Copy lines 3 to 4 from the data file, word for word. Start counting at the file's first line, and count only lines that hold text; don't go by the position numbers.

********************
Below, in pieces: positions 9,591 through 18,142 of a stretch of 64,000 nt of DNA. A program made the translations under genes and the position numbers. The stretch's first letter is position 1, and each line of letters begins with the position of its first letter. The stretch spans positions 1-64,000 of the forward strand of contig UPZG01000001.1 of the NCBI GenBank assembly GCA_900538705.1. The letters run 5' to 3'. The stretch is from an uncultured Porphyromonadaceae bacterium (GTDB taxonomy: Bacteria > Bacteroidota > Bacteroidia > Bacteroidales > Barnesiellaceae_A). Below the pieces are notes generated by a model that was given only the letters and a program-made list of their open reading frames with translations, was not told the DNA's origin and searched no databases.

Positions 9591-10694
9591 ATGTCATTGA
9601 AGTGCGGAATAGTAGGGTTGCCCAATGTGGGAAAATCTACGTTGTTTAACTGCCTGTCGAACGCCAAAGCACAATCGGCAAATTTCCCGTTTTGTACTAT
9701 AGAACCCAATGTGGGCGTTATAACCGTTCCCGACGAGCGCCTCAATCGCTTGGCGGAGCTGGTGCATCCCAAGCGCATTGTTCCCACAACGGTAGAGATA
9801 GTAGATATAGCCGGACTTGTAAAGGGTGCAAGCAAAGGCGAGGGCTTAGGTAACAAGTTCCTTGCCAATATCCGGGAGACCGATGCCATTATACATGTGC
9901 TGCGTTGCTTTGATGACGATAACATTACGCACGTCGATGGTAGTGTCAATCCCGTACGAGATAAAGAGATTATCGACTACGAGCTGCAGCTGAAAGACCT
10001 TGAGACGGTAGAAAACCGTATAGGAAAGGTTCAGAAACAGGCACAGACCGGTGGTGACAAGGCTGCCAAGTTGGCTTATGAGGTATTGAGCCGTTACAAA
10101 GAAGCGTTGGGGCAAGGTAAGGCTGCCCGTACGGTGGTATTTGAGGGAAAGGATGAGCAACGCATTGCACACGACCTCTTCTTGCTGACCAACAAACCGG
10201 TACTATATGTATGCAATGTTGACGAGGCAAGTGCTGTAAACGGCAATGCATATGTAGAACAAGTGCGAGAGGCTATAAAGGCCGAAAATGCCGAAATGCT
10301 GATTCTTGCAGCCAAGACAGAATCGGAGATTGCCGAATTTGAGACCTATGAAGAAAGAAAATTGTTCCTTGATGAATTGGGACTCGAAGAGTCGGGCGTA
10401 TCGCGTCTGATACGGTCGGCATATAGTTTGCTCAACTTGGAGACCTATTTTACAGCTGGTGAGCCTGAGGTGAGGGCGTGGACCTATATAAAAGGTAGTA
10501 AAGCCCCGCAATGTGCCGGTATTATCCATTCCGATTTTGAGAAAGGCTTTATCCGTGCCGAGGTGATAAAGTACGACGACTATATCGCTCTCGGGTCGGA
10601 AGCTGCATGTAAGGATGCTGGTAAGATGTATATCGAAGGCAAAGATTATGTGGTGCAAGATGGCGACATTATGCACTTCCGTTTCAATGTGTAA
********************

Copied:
9591 ATGTCATTGA
9601 AGTGCGGAATAGTAGGGTTGCCCAATGTGGGAAAATCTACGTTGTTTAACTGCCTGTCGAACGCCAAAGCACAATCGGCAAATTTCCCGTTTTGTACTAT